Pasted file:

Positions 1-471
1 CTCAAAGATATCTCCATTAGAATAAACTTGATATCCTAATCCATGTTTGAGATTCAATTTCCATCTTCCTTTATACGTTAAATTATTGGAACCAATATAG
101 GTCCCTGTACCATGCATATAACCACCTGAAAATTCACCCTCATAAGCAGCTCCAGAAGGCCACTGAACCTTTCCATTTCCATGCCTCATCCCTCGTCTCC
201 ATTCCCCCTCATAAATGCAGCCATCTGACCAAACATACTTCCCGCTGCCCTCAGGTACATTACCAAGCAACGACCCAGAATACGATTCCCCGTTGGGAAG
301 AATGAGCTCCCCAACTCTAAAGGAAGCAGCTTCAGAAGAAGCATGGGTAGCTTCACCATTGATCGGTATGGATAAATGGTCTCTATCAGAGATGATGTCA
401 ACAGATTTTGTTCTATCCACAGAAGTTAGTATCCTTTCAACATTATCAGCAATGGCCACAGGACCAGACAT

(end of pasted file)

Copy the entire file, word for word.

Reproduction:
Positions 1-471
1 CTCAAAGATATCTCCATTAGAATAAACTTGATATCCTAATCCATGTTTGAGATTCAATTTCCATCTTCCTTTATACGTTAAATTATTGGAACCAATATAG
101 GTCCCTGTACCATGCATATAACCACCTGAAAATTCACCCTCATAAGCAGCTCCAGAAGGCCACTGAACCTTTCCATTTCCATGCCTCATCCCTCGTCTCC
201 ATTCCCCCTCATAAATGCAGCCATCTGACCAAACATACTTCCCGCTGCCCTCAGGTACATTACCAAGCAACGACCCAGAATACGATTCCCCGTTGGGAAG
301 AATGAGCTCCCCAACTCTAAAGGAAGCAGCTTCAGAAGAAGCATGGGTAGCTTCACCATTGATCGGTATGGATAAATGGTCTCTATCAGAGATGATGTCA
401 ACAGATTTTGTTCTATCCACAGAAGTTAGTATCCTTTCAACATTATCAGCAATGGCCACAGGACCAGACAT